Average Weather in Tula Mexico
In Tula, the wet season is mostly cloudy, the dry season is partly cloudy, and it is warm year round. Over the course of the year, the temperature typically varies from 45°F to 86°F and is rarely below 35°F or above 96°F.
Based on the tourism score, the best times of year to visit Tula for warm-weather activities are from early April to late June and from mid July to mid August.
The hot season lasts for 2.8 months, from March 26 to June 18, with an average daily high temperature above 83°F. The hottest day of the year is May 9, with an average high of 86°F and low of 61°F.
The cool season lasts for 2.4 months, from November 22 to February 5, with an average daily high temperature below 74°F. The coldest day of the year is January 8, with an average low of 45°F and high of 71°F.
Average High and Low Temperature
The figure below shows you a compact characterization of the entire year of hourly average temperatures. The horizontal axis is the day of the year, the vertical axis is the hour of the day, and the color is the average temperature for that hour and day.
Average Hourly Temperature
In Tula, the average percentage of the sky covered by clouds experiences significant seasonal variation over the course of the year.
The clearer part of the year in Tula begins around October 21 and lasts for 8.0 months, ending around June 19. On May 23, the clearest day of the year, the sky is clear, mostly clear, or partly cloudy 69% of the time, and overcast or mostly cloudy 31% of the time.
The cloudier part of the year begins around June 19 and lasts for 4.0 months, ending around October 21. On September 15, the cloudiest day of the year, the sky is overcast or mostly cloudy 68% of the time, and clear, mostly clear, or partly cloudy 32% of the time.
Cloud Cover Categories
A wet day is one with at least 0.04 inches of liquid or liquid-equivalent precipitation. The chance of wet days in Tula varies significantly throughout the year.
The wetter season lasts 5.0 months, from May 11 to October 11, with a greater than 26% chance of a given day being a wet day. The chance of a wet day peaks at 49% on September 6.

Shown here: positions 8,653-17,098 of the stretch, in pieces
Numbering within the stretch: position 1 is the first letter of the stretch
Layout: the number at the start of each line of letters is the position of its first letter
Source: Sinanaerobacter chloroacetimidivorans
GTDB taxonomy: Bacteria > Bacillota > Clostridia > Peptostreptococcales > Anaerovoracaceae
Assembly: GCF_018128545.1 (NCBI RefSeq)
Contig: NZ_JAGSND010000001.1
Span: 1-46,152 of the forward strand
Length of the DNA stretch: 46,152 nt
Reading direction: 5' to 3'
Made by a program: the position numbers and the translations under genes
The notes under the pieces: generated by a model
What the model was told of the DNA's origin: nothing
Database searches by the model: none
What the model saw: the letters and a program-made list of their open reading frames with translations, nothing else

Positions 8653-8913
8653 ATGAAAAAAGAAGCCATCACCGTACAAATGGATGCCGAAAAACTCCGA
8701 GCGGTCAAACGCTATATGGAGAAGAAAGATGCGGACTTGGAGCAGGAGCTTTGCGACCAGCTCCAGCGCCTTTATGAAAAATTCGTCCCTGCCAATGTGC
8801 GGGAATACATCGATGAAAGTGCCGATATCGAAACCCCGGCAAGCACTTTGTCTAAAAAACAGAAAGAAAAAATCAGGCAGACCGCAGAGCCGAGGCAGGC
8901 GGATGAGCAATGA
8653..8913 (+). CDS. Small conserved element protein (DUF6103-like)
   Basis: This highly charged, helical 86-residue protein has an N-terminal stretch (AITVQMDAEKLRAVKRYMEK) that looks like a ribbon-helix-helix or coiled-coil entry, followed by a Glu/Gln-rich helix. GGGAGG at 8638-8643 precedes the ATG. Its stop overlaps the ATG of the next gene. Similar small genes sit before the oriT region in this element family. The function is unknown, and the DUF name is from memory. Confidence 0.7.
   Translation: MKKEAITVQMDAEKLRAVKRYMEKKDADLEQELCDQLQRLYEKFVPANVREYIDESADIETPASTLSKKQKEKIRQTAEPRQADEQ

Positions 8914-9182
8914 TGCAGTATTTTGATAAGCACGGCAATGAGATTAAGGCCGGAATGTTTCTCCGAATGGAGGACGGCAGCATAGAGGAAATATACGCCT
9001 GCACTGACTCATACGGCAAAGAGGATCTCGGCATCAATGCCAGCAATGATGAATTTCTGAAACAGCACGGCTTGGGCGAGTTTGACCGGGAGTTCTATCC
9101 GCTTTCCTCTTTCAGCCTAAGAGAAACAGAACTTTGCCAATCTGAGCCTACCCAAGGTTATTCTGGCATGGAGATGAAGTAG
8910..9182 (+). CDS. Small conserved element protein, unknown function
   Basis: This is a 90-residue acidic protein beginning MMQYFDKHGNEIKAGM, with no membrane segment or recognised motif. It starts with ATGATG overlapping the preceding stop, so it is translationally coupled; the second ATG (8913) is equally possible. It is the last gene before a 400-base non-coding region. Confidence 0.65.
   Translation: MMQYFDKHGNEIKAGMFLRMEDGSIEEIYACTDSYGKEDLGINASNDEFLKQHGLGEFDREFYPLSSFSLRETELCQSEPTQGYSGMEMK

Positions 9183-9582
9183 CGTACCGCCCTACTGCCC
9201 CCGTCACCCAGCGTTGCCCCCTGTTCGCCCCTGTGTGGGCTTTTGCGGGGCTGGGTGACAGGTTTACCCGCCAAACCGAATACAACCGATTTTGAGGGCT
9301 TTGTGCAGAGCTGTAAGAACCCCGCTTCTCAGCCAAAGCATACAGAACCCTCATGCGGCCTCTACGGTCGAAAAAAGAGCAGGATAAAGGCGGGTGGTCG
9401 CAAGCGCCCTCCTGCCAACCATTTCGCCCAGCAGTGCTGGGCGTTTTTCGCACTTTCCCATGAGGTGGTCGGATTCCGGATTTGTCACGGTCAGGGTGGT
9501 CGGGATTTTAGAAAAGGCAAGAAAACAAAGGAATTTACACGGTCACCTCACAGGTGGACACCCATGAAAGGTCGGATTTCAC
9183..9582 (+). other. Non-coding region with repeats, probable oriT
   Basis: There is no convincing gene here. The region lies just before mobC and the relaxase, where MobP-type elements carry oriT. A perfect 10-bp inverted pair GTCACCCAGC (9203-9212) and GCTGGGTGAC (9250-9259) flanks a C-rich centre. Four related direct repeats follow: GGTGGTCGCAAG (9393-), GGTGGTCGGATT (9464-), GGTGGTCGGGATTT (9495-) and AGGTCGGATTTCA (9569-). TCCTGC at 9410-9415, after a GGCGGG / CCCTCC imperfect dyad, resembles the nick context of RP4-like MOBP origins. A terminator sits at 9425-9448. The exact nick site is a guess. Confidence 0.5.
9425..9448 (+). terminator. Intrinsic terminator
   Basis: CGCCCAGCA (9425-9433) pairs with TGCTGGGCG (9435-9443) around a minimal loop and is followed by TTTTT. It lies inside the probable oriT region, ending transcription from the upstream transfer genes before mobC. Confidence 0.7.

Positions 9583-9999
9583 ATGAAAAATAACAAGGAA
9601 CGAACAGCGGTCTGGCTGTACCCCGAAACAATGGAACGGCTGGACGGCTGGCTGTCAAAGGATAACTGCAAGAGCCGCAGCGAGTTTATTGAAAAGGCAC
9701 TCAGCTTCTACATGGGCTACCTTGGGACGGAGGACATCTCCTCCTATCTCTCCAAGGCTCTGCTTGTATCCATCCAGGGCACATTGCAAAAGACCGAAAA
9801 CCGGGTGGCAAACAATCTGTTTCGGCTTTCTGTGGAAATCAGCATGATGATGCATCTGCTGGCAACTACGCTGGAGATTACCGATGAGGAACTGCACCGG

The drier season lasts 7.0 months, from October 11 to May 11. The smallest chance of a wet day is 4% on December 24.
Among wet days, we distinguish between those that experience rain alone, snow alone, or a mixture of the two. Based on this categorization, the most common form of precipitation throughout the year is rain alone, with a peak probability of 49% on September 6.
Daily Chance of Precipitation
To show variation within the months and not just the monthly totals, we show the rainfall accumulated over a sliding 31-day period centered around each day of the year. Tula experiences extreme seasonal variation in monthly rainfall.
The rainy period of the year lasts for 11 months, from January 9 to November 27, with a sliding 31-day rainfall of at least 0.5 inches. The most rain falls during the 31 days centered around July 2, with an average total accumulation of 5.5 inches.
The rainless period of the year lasts for 1.5 months, from November 27 to January 9. The least rain falls around December 17, with an average total accumulation of 0.4 inches.
Average Monthly Rainfall
The length of the day in Tula varies over the course of the year. In 2017, the shortest day is December 21, with 10 hours, 43 minutes of daylight; the longest day is June 20, with 13 hours, 33 minutes of daylight.